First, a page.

OFFICIALDOM of various sorts played central roles this week, starting with the International Monetary Fund (IMF) on Monday and ending with the European Central Bank (ECB) on Thursday.
However, contrary to expectations, the impact they made was the exact opposite of what markets had anticipated - the IMF's endorsement of China's yuan as a reserve currency pushed stocks up instead of down as yuan devaluation fears were defused by assurances from China's central bank, whilst the ECB disappointed markets with its stimulus package because markets had expected more.
If the steep drop suffered by Western markets on Thursday after the ECB meeting teaches us anything, it's that markets appear to be still operating on "bad news is good for stocks", ie they are highly dependent on money handouts to keep rising.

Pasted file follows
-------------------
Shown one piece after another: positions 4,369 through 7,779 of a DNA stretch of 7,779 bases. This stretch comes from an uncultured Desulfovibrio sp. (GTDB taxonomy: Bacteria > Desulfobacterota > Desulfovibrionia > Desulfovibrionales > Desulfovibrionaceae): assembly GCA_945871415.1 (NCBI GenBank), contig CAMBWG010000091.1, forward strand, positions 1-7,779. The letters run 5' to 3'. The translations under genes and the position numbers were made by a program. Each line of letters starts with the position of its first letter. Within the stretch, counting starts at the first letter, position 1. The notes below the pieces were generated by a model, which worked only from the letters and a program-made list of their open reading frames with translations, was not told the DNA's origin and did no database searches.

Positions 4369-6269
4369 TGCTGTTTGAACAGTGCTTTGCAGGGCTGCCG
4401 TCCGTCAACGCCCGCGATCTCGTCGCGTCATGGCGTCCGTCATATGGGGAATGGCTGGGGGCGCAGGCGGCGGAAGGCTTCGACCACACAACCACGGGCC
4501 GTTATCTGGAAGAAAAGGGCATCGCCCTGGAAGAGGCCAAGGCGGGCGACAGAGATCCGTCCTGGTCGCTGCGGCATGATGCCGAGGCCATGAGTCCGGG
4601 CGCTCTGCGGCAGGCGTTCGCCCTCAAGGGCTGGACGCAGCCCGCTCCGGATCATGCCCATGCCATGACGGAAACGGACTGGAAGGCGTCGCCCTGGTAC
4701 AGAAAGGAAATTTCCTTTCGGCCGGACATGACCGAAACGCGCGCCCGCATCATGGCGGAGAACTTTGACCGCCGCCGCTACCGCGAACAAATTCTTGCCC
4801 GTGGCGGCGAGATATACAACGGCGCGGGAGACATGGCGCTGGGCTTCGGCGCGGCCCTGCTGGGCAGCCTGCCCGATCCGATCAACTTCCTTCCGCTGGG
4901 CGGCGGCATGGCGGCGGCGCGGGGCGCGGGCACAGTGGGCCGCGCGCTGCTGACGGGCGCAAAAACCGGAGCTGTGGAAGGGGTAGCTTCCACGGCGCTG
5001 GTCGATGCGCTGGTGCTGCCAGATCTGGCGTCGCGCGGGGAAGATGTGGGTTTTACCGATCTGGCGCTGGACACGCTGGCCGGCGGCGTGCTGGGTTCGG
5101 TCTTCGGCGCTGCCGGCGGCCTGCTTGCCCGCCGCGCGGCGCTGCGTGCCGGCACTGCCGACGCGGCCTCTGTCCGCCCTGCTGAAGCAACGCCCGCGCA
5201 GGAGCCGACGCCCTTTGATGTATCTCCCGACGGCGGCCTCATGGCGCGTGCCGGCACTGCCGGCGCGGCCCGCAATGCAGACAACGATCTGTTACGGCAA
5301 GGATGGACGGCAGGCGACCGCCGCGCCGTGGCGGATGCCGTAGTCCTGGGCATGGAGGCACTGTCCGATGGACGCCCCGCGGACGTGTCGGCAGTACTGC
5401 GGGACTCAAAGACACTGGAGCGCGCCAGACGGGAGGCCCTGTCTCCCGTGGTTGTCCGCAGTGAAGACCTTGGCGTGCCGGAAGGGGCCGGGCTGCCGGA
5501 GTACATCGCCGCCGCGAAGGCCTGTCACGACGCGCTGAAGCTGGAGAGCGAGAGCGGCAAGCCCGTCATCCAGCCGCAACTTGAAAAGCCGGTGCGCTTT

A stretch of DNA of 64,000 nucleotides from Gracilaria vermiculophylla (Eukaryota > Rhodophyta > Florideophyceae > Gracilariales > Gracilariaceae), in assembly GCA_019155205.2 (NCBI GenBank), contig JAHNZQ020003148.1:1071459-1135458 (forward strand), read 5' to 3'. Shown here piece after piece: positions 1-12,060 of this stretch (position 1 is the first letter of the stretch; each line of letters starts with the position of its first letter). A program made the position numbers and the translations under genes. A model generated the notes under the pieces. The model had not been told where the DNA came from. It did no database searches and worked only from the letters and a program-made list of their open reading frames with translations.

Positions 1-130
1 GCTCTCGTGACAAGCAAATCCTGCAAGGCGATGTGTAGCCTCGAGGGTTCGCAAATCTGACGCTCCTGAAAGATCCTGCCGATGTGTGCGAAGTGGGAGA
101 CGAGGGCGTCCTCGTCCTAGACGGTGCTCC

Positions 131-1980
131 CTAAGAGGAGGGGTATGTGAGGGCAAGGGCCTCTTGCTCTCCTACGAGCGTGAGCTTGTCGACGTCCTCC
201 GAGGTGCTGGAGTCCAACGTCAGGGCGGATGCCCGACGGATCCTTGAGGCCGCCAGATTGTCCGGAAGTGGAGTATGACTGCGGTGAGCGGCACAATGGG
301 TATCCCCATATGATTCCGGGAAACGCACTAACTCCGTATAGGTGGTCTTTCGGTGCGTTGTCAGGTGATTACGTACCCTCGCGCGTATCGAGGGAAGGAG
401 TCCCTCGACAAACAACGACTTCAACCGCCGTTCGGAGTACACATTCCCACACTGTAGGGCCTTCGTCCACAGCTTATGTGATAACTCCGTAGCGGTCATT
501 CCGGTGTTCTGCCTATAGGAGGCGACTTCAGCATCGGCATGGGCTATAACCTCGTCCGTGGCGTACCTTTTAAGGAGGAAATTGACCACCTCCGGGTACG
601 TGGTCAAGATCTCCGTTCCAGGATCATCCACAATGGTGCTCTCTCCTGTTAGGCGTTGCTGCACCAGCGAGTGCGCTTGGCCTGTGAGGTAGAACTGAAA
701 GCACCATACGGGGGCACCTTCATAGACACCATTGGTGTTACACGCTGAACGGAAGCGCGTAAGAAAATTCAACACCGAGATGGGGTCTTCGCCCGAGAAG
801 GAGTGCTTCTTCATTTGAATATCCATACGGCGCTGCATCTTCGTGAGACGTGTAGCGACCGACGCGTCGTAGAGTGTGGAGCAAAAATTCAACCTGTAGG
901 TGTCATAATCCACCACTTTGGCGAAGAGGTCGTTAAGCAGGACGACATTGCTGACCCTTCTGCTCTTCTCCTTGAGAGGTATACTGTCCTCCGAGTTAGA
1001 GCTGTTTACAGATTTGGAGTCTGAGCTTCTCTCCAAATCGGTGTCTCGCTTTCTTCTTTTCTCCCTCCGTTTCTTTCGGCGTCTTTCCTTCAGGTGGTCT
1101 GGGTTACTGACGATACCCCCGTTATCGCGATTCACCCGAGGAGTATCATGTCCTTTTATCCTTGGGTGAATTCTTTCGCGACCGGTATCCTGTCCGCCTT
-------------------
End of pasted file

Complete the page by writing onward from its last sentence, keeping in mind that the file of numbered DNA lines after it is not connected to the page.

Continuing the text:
Here, the Straits Times Index managed three consecutive days of rises between Tuesday and Thursday which helped it record a 20-point or 0.7 per cent gain for the week at 2,879.05.
On Friday, the index first plunged in response to Thursday's losses in the West but clawed its way back in expectation of a Wall Street rebound, ending only a net 4.84 points weaker.
The big problem throughout this year has been liquidity and this week showed no signs of improvement. Other than a spike up on Monday when index stocks were likely window-dressed, daily turnover has hovered around the S$1 billion mark, in line with averages throughout 2015. On Friday, the week-low total of 1.2 billion units worth S$771.2 million was recorded.